I’m happy and relieved because I learned about an hour ago that my step-granddaughter, Olivia, was born without complications. Due to the fact that I’m on the opposite end of the globe doing research, my wife has been using her Blackberry to keep me informed of the developments by email. I was quite worried after I received word that my step-daughter would have to undergo a c-section. I have serious reserves about how doctors in the West currently manage births and I was not happy to learn that a c-section was in my step-daughter’s future. At any rate, it has gone well. I’m glad that ordeal is over.
When I first saw the post on Slashdot, it reminded me of when Ice, our cat, passed away nearly three years ago. For several days after his passing, I hallucinated his presence. I have never thought it was anything else than my perceptual apparatus interpreting various stimuli as “Ice”. (Newsflash: I do not believe in actual ghosts.) Coincidentally, the Scientific American article begins by recounting how Carlos Sluzki’s has hallucinated the presence of his deceased cat.
Charlie, my wife’s stepfather, passed away last Friday, US time, Saturday morning, Taiwan time. Unfortunately, it is hard to say much about him in this post. He was not interested in my world and I was not interested in his. I saw him only a few times and during those episodes our exchanges were polite but extremely brief and banal. Maybe we could call this a tragedy of polite estrangement.
What would have been a difficult time for my wife under any circumstance has been made even more difficult by the fact that I am away on the other side of the globe. Skype is a poor medium to bridge the distance in times when comfort is most needed. When a couple vows to spend their life together, their intent is a seed which grows into a symbiotic relationship. This symbiosis begins superficially but as the years pass, it reaches the most intimate corners of the heart. Together with depth comes strength. So a deep symbiosis can bear the strain of distance. Still, distance brings an unavoidable feeling of helplessness and pain.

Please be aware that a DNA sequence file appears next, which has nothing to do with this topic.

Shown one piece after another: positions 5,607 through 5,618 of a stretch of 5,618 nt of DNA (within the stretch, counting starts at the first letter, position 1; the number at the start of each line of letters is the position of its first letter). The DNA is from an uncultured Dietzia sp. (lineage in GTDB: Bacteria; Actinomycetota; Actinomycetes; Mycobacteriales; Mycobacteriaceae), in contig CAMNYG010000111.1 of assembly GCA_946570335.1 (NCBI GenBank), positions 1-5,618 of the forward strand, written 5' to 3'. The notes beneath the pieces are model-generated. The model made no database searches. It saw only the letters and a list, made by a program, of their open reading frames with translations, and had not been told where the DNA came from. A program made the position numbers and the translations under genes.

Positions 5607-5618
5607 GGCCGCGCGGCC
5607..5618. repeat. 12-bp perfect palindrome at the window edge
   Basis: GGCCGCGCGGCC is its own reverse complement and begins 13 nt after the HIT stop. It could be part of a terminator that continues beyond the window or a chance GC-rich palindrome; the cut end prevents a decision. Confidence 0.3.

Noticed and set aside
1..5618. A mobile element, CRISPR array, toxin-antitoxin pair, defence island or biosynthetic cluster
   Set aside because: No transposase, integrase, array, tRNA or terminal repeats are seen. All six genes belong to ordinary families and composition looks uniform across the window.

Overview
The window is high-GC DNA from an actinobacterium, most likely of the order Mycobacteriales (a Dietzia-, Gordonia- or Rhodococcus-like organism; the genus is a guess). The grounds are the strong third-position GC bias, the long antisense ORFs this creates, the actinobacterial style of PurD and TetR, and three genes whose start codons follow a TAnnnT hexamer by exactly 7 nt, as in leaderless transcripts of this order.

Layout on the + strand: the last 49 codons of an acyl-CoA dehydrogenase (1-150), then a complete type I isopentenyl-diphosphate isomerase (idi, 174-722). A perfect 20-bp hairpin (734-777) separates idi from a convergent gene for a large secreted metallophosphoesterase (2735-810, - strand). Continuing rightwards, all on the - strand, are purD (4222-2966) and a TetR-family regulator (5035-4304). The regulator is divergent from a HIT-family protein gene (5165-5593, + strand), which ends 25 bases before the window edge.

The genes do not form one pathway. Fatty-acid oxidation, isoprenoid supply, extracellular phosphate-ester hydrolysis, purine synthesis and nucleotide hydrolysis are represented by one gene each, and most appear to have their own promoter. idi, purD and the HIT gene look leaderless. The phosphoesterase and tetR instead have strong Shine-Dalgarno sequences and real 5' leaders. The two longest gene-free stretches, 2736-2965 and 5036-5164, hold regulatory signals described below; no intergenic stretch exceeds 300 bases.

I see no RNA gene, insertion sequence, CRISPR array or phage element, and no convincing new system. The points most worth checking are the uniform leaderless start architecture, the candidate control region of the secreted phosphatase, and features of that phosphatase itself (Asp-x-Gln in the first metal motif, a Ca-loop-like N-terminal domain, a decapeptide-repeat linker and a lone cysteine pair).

However, there is nothing special about this pain. Nothing of it which in any ultimate sense is personal. The drama of death and separation plays out everywhere and at all times. Whose drama is it then?
I’ve added a widget in the sidebar in which I’m going to list OSS projects I’ve given money to. I have two principal goals for doing this. First, I want to promote software I’m sponsoring. The publicity I provide is quite modest but it is better than nothing. Secondly, I want to encourage other people to also sponsor OSS projects. For sure, the idea here is not to promote a “holier than thou” attitude. I’m not interested in “oh, look I’ve given to this or that project, what have you done?” This is just childish.
A White Bear recently wrote about her seekrit vice: the reality show Age of Love. Since I have not watched the show, I do not have an opinion about its contents. However, A White Bear’s observations about the contents of the show are compatible with what I would expect to find, if I were to tune in. One specific passage has struck a chord with me:
But neither groups are particularly ideal. They seem to have gone out of their way to choose 20somethings who are boring, catty, tearful, and unmotivated, and the 40s already have shallow strikes against them, like kids and wrinkles.